Abram was in Haran at age 75 when he got the call from God to leave his home and family behind and follow God into a strange land that He would give him. Time quoted Thomas Cahill, author of The Gifts of the Jews, calling the move "a complete departure from everything that has gone before in the evolution of culture and sensibility." Abram took his wife, his nephew, Lot, and his possessions and departed. Abram moved south into the land of Canaan, a land inhabited by a warrior people called the Canaanites. He settled temporarily in Shechem and Beth-el. God told Abraham his descendants would inherit the Canaanite land.
A famine in the land forced Abram and his people to move on to Egypt. Fearful that Pharoah would kill Abram for his beautiful wife, Abram asked Sarai to pretend she was his sister instead. Pharoah noted Sarai and took her as a concubine. For this, God struck the Pharoah with a plague and revealed Sarai's true identity. Angry with Abram, Pharoah returned Sarai and asked them to leave Egypt. Abram left with carts of wealth.
Abram returned to Canaan with Lot and Sarai, but Lot and Abram had a dispute over grazing land for their herds. Breaking with tradition, Abram allowed Lot—the younger of the two—to chose the land he would take. Lot chose the fertile plain to the east, and Abram took the hills to the west. Lot's land included the cities of Sodom and Gomorrah. After Abram was again settled, God came to Abram and renewed his promise; that Abram would inherit for his descendants all the land he could see in every direction.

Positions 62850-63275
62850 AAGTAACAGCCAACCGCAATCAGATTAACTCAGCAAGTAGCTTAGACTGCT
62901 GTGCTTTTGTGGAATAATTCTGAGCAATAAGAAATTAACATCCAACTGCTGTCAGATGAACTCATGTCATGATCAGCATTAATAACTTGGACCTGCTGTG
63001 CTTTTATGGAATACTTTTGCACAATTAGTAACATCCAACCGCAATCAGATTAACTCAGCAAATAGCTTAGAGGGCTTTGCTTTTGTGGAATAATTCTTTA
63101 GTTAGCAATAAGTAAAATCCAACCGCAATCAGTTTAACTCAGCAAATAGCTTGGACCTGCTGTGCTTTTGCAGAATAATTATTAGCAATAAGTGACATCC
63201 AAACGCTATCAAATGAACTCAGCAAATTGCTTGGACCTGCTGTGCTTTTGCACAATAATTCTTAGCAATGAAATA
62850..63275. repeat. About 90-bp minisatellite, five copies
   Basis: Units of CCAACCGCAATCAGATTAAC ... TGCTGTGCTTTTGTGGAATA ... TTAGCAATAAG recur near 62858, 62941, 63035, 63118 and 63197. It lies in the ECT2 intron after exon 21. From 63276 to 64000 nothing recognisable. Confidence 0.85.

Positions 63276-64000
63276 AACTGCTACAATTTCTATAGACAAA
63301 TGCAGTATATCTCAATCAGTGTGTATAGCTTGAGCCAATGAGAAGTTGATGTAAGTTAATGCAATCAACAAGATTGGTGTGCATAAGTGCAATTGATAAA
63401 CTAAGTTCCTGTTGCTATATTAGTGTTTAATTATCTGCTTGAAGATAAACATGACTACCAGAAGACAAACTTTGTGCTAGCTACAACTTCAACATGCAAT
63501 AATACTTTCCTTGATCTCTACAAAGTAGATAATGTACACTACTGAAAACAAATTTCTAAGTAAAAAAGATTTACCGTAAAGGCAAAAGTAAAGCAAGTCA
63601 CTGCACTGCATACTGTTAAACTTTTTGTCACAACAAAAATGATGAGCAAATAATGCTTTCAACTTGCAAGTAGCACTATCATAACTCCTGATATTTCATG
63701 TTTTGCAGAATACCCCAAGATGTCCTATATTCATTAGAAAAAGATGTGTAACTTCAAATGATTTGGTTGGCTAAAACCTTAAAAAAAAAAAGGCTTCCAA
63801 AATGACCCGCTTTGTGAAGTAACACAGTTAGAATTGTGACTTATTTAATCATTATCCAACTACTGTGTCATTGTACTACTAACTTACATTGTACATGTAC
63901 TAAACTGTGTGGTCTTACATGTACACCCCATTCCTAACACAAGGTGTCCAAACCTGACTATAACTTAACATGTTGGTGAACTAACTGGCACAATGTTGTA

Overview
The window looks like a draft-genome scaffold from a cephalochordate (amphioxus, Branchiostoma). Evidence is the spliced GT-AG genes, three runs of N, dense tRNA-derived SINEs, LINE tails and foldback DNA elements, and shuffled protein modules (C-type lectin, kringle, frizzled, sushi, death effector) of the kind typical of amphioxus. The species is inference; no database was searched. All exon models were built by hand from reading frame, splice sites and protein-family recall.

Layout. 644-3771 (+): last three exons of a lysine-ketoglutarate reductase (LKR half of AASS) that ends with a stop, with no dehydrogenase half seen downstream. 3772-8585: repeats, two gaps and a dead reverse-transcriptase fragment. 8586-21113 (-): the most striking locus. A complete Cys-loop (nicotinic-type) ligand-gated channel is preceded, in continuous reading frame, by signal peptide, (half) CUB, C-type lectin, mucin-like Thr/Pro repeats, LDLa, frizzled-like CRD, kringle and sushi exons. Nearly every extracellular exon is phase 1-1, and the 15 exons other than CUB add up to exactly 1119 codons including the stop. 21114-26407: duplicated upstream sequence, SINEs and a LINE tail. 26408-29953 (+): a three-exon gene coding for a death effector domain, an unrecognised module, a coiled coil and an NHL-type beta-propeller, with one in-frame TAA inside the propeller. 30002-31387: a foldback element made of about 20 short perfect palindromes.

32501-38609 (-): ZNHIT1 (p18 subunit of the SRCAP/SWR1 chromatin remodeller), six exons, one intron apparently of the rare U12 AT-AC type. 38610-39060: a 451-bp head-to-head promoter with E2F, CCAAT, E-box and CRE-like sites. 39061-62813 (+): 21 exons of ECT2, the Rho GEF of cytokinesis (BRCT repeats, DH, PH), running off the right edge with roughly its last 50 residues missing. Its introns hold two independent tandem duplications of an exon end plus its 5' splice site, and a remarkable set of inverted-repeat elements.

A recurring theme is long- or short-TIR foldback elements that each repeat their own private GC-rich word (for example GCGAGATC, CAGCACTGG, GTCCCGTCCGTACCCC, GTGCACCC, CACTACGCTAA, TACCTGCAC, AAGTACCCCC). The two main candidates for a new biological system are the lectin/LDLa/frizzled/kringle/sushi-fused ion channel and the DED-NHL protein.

Lot moved to Sodom and was captured when local tribes attacked the city. Abram—who had grown wealthy and distinguished—armed his men and pursued Lot's kidnappers, regaining Lot and his possessions. Again God affirmed his promises to Abram, Abram now being well advanced in years and without offspring. God reaffirmed that He would give the land from the Nile to the Euphrates to Abram's descendants, but only after they had spent 400 years as slaves.